Mohs surgery is a specialized form of skin cancer surgery that maximizes tissue preservation and offers high cure rates. In general, it is an excellent option for non-melanoma skin cancer (NMSC), including basal cell carcinoma (BCC) and squamous cell carcinomas (SCC), and is the gold standard for NMSC lesions that meet specific criteria, such as those that are either larger in size, located on the head and neck, recurrent, aggressive on pathology, or clinically hard to delineate.
Insight into more specific criteria for Mohs referral can be found in the NCCN guidelines. The Mohs Appropriate-Use Criteria (Mohs AUC) Application, available for download to your smart device, is an easy-to-use alternative to interpreting the NCCN guidelines and can easily determine whether a lesion is appropriate for Mohs referral. Patients can also be referred to general dermatology with skin lesions either clinically suspicious for, or biopsy-proven as NMSC, to be triaged to receive the most appropriate care based on the information included in the referral.
a. Pathology Report:
i. Direct referral to Mohs surgery requires a biopsy-proven skin cancer amenable to Mohs surgery.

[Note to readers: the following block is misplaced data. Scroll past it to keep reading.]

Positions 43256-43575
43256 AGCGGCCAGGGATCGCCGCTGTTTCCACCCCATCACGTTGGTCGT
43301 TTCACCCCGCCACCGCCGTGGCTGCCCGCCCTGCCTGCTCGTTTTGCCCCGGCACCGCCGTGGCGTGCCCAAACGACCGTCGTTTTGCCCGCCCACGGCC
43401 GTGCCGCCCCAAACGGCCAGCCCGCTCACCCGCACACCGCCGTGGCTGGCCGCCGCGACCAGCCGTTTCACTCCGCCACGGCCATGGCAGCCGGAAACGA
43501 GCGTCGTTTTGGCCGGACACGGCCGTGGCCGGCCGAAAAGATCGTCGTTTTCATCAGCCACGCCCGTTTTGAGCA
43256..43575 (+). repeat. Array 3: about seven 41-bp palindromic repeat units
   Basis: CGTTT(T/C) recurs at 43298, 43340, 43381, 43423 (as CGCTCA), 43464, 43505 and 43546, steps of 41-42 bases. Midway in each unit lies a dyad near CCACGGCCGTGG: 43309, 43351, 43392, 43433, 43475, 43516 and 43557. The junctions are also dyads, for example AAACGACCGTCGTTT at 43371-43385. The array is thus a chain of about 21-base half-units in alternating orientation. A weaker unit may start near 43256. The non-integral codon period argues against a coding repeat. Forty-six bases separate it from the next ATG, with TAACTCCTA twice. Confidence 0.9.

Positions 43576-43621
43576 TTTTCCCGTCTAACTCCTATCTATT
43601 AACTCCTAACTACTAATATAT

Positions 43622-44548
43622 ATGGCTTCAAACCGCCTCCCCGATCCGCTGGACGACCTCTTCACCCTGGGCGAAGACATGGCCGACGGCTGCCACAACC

1. If a lesion is in an area you are unable to biopsy consider referral to general dermatology, plastic surgery, or ENT for evaluation and biopsy.
i. Lesion-site identification is required
1. It is recommended that a photograph be taken of the lesion and included with the referral.
2. Alternatively, a patient may take a photo with their phone to bring to the visit. Photographs should include nearby structures to help locate the tumor—biopsy sites often heal very well!
c. Other decision-making considerations:
i. If you are unsure about the best treatment of any lesion, referral to general dermatology or phone call to discuss are always an option.
1. If the lesion is NMSC, and you are wondering about Mohs, consider using the Mohs AUC app
2. For pigmented lesions (ex. suspected melanoma), Mohs may or may not be the most appropriate therapy and referral to general dermatology is often preferred.
3. If you suspect a lesion needs treatment urgently, please call dermatology